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Add necessary xml constructs on top of all hb-files, tx to neysx

1 <?xml version='1.0' encoding='UTF-8'?>
2 <!DOCTYPE sections SYSTEM "/dtd/book.dtd">
3
4 <!-- The content of this document is licensed under the CC-BY-SA license -->
5 <!-- See http://creativecommons.org/licenses/by-sa/1.0 -->
6
7 <!-- $Header: /home/cvsroot/gentoo/xml/htdocs/doc/en/handbook/hb-install-config.xml,v 1.17 2004/01/06 10:08:38 swift Exp $ -->
8
9 <sections>
10 <section>
11 <title>Timezone</title>
12 <body>
13
14 <p>
15 You now need to select your timezone so that your system knows where it is
16 located. Look for your timezone in <path>/usr/share/zoneinfo</path>, then make a
17 symlink to <path>/etc/localtime</path> using <c>ln</c>:
18 </p>
19
20 <pre caption="Setting the timezone information">
21 # <i>ls /usr/share/zoneinfo</i>
22 <comment>(Suppose you want to use GMT:)</comment>
23 # <i>ln -sf /usr/share/zoneinfo/GMT /etc/localtime</i>
24 </pre>
25
26 </body>
27 </section>
28 <section>
29 <title>Filesystem Information</title>
30 <subsection>
31 <title>What is fstab?</title>
32 <body>
33
34 <p>
35 Under Linux, all partitions used by the system must be listed in
36 <path>/etc/fstab</path>. This file contains the mountpoints of those partitions
37 (where they are seen in the file system structure), how they should be mounted
38 (special options) and when (automatically or not, can users mount those or not,
39 etc.).
40 </p>
41
42 </body>
43 </subsection>
44 <subsection>
45 <title>Creating /etc/fstab</title>
46 <body>
47
48 <p>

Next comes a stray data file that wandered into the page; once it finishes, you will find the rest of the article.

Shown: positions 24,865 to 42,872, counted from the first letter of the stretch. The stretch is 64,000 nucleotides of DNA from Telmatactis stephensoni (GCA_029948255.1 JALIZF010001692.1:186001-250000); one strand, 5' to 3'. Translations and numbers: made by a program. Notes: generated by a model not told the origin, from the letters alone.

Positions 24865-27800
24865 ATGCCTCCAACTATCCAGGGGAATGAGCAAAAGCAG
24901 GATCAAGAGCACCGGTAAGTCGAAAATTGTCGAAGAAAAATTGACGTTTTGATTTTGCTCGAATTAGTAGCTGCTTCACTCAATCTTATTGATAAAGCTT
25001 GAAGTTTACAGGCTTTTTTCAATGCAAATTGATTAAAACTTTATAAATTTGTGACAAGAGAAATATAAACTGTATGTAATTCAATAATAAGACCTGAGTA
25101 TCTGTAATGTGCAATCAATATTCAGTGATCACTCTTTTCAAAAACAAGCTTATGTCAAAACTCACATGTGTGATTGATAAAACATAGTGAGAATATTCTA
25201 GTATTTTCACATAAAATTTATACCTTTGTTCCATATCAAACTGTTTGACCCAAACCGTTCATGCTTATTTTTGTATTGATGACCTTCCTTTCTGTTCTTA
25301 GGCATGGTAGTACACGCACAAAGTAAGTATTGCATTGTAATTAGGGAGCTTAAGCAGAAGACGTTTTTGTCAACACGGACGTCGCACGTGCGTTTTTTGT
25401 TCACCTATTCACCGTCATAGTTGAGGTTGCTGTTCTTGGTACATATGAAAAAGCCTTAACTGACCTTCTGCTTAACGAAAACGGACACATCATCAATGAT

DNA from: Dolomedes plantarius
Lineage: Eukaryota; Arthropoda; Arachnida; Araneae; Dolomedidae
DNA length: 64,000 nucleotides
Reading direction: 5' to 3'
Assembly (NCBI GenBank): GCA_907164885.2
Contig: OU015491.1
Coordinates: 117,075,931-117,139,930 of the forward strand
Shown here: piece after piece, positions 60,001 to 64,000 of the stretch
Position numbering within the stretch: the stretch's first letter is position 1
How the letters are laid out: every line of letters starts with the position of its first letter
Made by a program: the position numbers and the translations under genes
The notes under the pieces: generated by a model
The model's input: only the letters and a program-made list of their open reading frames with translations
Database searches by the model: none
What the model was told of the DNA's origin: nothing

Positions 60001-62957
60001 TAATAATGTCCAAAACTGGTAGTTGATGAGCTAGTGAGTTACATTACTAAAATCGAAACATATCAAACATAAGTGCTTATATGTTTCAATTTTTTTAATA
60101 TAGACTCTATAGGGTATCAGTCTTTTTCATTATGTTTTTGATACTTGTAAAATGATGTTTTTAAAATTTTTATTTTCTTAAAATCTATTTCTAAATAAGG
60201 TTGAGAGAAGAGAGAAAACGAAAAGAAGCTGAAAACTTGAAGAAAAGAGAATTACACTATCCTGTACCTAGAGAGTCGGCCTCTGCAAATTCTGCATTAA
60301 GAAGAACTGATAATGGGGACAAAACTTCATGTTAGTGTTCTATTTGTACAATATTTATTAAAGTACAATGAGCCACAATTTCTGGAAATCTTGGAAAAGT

49 <path>/etc/fstab</path> uses a special syntax. Every line consists of six
50 fields, separated by whitespace (space(s), tabs or a mixture). Each field has
51 its own meaning:
52 </p>
53
54 <ul>
55 <li>
56 The first field shows the <b>partition</b> described (the path to the device
57 file)
58 </li>
59 <li>
60 The second field shows the <b>mountpoint</b> at which the partition should be
61 mounted
62 </li>
63 <li>
64 The third field shows the <b>filesystem</b> used by the partition
65 </li>
66 <li>
67 The fourth field shows the <b>mountoptions</b> used by <c>mount</c> when it
68 wants to mount the partition. As every filesystem has its own mountoptions,
69 you are encouraged to read the mount manpage (<c>man mount</c>) for a full
70 listing. Multiple mountoptions are comma-separated.
71 </li>
72 <li>
73 The fifth field is used by <c>dump</c> to determine if the partition needs to
74 be <b>dump</b>ed or not. You can generally leave this as <c>0</c> (zero).
75 </li>
76 <li>
77 The sixth field is used by <c>fsck</c> to determine the order in which
78 filesystems should be <b>check</b>ed if the system wasn't shut down properly.
79 The root filesystem should have <c>1</c> while the rest should have <c>2</c>
80 (or <c>0</c> in case a filesystem check isn't necessary).
81 </li>
82 </ul>
83
84 <p>
85 So start <c>nano</c> (or your favorite editor) to create your
86 <path>/etc/fstab</path>:
87 </p>
88
89 <pre caption="Opening /etc/fstab">
90 # <i>nano -w /etc/fstab</i>
91 </pre>
92
93 <p>
94 Let us take a look at how we write down the options for the <path>/boot</path>
95 partition. This is just an example, so if your architecture doesn't require a
96 <path>/boot</path> partition, don't copy it verbatim.
97 </p>
98
99 <p>
100 In our default x86 partitioning example <path>/boot</path> is the
101 <path>/dev/hda1</path> partition, with <c>ext2</c> as filesystem. It shouldn't
102 be mounted automatically (<c>noauto</c>) but does need to be checked. So we
103 would write down:
104 </p>
105
106 <pre caption="An example /boot line for /etc/fstab">
107 /dev/hda1 /boot ext2 noauto 1 2
108 </pre>
109
110 <p>
111 Now, to improve performance, most users would want to add the <c>noatime</c>
112 option as mountoption, which results in a faster system since access times
113 aren't registered (you don't need those generally anyway):
114 </p>
115
116 <pre caption="An improved /boot line for /etc/fstab">
117 /dev/hda1 /boot ext2 noauto,noatime 1 2
118 </pre>
119
120 <p>
121 If we continue with this, we would end up with the following three lines (for
122 <path>/boot</path>, <path>/</path> and the swap partition):
123 </p>
124
125 <pre caption="Three /etc/fstab lines">
126 /dev/hda1 /boot ext2 noauto,noatime 1 2
127 /dev/hda2 none swap sw 0 0
128 /dev/hda3 / ext3 noatime 0 1
129 </pre>
130
131 <p>
132 To finish up, you should add a rule for <path>/proc</path>, <c>tmpfs</c>